• the watcher

            All those things may be true (though statistically rarer than you’d think) but the vast, and I do mean vast, majority of motorcycle accidents and near-misses are caused by careless car drivers pulling out, turning across, or changing lanes, into the path of the of the motorcycle without looking properly first. Odds are they’ll get you sooner or later whatever you wear (even a hi-viz onesie), and though gravel-rash hurts, it’s sudden stopping that does you in.

          • guvnor67

            Very true sir, very true, and here we are finding that the more “driver assist” doo-dahs that are getting fitted to cars, the worse the driving is getting. Laziness, and risk compensation theory.

          • the watcher

            Yup. It’s when “I’m alright, Jack” finally becomes “and you’re dead”. The ultimate goal of many drivers, judging by their appalling complacency.

          • BobFalfa

            @ guvnor67
            I was having a play with a couple of Car Configuration and it’s increasingly hard to get one without all the tinsle, I don’t need auto lane change, auto braking couple that with all the dashboard toys,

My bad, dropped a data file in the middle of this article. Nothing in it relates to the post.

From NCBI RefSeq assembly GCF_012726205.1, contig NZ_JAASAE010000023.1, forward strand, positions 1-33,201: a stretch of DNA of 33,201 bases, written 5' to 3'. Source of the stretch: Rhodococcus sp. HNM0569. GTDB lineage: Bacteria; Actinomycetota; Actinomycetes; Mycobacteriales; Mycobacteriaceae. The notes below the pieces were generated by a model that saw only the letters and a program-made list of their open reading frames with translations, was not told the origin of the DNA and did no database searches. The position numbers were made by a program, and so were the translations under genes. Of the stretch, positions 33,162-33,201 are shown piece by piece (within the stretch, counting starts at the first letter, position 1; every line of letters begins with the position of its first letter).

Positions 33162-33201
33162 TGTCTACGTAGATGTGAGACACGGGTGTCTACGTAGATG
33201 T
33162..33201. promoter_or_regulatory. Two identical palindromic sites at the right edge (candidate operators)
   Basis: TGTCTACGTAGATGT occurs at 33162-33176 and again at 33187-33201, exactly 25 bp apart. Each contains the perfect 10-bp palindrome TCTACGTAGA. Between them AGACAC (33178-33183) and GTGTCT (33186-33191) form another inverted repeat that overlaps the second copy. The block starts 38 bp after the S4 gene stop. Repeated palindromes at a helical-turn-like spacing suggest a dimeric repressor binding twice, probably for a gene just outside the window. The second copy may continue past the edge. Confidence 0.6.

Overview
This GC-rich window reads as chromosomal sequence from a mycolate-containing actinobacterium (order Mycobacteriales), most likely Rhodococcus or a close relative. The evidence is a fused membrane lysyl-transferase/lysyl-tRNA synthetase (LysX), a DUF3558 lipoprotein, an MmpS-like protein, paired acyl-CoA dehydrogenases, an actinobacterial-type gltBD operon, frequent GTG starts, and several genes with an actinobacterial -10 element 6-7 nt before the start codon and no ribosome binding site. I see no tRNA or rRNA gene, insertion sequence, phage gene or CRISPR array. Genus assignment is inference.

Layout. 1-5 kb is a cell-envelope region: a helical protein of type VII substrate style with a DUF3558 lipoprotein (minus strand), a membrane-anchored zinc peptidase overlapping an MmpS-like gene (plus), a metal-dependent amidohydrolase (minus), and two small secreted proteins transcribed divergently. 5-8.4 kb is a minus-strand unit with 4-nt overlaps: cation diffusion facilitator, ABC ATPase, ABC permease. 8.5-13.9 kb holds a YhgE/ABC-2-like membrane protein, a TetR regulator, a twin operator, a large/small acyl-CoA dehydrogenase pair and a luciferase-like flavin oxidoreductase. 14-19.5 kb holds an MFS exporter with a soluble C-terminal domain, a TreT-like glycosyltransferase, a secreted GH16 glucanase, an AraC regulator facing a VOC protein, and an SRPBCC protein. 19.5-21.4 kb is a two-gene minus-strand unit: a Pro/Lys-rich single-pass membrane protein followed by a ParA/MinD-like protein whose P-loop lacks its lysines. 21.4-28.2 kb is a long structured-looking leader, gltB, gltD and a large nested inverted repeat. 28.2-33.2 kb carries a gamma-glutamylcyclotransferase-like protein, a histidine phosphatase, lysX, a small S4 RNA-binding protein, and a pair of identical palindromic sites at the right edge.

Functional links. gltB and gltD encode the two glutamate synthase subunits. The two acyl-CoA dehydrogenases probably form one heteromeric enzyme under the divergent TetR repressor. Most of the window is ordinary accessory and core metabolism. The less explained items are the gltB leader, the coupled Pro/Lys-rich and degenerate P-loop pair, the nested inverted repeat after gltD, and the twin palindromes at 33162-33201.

6 disc changer , set to random volume medium loud , and you’re sorted

            @watcher

            the car has been ” weaponised” the Mercedes emblem is now a sight, and if you happen to catch them after the event , they don’t half fill their knickers

            It pisses me right off…….

            Steady there big man “you’re heading into rant mode”

          • marco

            We were doing a photo shoot and not going around

          • BobFalfa

            That’s not really an excuse,in my opinion.
            It’s more an attempt towards justification

          • marco

            then you have not noticed that the bike was unmarked something much more serious no

          • BobFalfa

            Yes it is unmarked,
            The remarks I made were never meant to offend , If I have then I Unreservedly Apologise